The UN study reported that AI systems can lead to unjustified arrests of innocent people, discrimination in access to public assistance or in the provision of loans. Real-time remote facial recognition used by law enforcement agencies can lead to inequities due to profiling and decision automation technologies. These systems are based on a large amount of data collected, processed, analysed and shared in an opaque, non-transparent way: they can contain errors, discrimination or be obsolete violating human rights.

Pending an ad hoc law, Member States should introduce a moratorium suspending the use of the riskiest technologies.

In August, UN experts also called for a global moratorium on the sale of all "potentially lethal" spy software, linking to the 'Pegasus case'. The Pegasus spy software produced by the Israeli company NSO Group for intelligence forces would have been sold in various countries, including to some authoritarian regimes. According to Amnesty International, Pegasus has been used by some governments to spy on human rights activists, journalists, political dissidents, managers and political leaders in various parts of the world. NSO has always denied.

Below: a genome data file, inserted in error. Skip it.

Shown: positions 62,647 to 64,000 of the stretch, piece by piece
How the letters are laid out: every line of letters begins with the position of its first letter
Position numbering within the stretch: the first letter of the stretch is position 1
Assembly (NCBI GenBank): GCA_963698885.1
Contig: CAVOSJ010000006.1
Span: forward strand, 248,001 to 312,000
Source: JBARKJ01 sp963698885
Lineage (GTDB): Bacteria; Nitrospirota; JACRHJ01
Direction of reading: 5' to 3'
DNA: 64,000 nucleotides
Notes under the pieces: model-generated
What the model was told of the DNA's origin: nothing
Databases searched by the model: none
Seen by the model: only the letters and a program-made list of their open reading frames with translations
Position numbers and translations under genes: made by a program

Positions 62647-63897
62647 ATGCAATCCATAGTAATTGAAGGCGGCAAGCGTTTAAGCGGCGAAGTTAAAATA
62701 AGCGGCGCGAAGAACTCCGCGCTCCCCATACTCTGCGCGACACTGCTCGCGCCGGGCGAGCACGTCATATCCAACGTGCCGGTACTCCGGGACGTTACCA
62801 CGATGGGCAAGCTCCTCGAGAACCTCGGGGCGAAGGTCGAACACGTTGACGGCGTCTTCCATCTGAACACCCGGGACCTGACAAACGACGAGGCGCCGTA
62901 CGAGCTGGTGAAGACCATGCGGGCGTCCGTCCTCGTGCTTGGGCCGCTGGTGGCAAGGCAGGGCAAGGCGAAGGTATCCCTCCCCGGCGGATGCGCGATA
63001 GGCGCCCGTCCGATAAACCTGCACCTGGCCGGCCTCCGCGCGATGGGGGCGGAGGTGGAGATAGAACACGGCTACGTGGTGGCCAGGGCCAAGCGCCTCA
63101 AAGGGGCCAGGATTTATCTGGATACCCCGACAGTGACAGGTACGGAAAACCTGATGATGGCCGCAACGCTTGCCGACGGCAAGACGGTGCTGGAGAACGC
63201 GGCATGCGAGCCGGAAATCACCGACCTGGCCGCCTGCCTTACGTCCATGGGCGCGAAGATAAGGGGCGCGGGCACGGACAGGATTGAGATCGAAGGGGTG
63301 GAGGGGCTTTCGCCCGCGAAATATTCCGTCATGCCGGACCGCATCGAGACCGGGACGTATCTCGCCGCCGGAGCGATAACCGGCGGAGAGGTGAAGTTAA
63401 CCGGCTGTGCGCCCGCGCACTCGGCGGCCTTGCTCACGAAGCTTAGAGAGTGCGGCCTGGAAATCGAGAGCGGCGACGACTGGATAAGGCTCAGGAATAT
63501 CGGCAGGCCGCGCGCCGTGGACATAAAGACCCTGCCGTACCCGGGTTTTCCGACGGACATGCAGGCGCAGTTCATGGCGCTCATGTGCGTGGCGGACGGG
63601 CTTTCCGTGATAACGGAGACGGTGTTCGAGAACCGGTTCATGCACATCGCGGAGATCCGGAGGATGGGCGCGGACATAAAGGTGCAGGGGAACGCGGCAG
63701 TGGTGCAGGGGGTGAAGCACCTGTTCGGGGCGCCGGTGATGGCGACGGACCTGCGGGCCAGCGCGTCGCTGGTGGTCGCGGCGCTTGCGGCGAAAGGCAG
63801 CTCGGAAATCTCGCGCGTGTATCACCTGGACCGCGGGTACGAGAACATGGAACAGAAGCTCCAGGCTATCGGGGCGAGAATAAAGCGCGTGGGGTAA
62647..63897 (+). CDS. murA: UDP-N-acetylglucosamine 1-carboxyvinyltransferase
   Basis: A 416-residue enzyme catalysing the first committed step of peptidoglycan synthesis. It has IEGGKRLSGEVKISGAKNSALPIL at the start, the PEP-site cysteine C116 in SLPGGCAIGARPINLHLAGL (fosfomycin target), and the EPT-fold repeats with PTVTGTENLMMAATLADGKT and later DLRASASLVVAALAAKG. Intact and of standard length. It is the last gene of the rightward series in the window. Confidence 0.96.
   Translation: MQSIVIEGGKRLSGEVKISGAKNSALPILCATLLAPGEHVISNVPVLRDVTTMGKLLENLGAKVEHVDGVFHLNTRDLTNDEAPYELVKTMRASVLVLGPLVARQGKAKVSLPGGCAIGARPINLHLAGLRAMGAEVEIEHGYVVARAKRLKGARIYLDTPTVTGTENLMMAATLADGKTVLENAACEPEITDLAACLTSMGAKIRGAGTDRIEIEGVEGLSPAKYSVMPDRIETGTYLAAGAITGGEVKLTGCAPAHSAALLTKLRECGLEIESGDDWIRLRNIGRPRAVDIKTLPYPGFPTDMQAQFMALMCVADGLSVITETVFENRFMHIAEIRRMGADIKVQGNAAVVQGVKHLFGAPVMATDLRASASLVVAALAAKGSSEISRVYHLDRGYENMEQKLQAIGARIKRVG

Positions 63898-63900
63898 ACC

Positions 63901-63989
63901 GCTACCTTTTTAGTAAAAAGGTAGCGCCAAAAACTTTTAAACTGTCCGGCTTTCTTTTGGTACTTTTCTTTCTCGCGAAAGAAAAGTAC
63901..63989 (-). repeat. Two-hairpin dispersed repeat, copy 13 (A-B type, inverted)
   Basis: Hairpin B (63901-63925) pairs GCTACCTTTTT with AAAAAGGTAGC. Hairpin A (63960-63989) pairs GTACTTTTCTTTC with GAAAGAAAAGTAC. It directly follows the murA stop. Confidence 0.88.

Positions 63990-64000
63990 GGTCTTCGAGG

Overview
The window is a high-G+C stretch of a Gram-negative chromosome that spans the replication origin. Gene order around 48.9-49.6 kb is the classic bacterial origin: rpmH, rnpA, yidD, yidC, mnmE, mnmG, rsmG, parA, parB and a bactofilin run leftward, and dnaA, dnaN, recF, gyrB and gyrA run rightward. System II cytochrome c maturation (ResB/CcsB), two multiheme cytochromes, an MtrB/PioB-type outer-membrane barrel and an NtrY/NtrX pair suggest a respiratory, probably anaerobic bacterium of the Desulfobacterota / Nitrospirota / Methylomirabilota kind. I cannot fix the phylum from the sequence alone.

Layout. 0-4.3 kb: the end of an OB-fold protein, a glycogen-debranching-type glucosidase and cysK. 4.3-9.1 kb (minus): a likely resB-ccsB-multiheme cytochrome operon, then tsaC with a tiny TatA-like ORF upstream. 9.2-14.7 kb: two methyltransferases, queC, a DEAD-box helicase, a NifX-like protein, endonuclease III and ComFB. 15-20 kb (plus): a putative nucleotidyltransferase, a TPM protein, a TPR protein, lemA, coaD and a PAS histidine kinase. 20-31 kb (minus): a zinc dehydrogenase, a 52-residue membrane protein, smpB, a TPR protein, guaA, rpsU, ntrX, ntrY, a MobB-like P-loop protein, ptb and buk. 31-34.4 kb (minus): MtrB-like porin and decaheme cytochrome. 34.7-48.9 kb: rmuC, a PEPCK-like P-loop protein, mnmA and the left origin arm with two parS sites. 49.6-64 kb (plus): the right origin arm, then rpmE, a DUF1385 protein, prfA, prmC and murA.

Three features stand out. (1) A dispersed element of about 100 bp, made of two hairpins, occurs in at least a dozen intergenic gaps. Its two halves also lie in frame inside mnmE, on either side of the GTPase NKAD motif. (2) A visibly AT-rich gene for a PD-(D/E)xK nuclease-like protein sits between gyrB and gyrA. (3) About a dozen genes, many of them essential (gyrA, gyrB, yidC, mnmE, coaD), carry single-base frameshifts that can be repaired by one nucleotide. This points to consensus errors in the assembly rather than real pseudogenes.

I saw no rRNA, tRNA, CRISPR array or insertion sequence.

Facial recognition: while the EU Parliament blocks it, Finland uses Clearview

While the European Parliament blocks biometric surveillance in public spaces (a block not yet included in the final text of the AI Act), in Finlandthe Police adopt without permission the Clearview facial recognition technology to find potential perpetrators of child abuse that has proved to be unsuitable for this activity.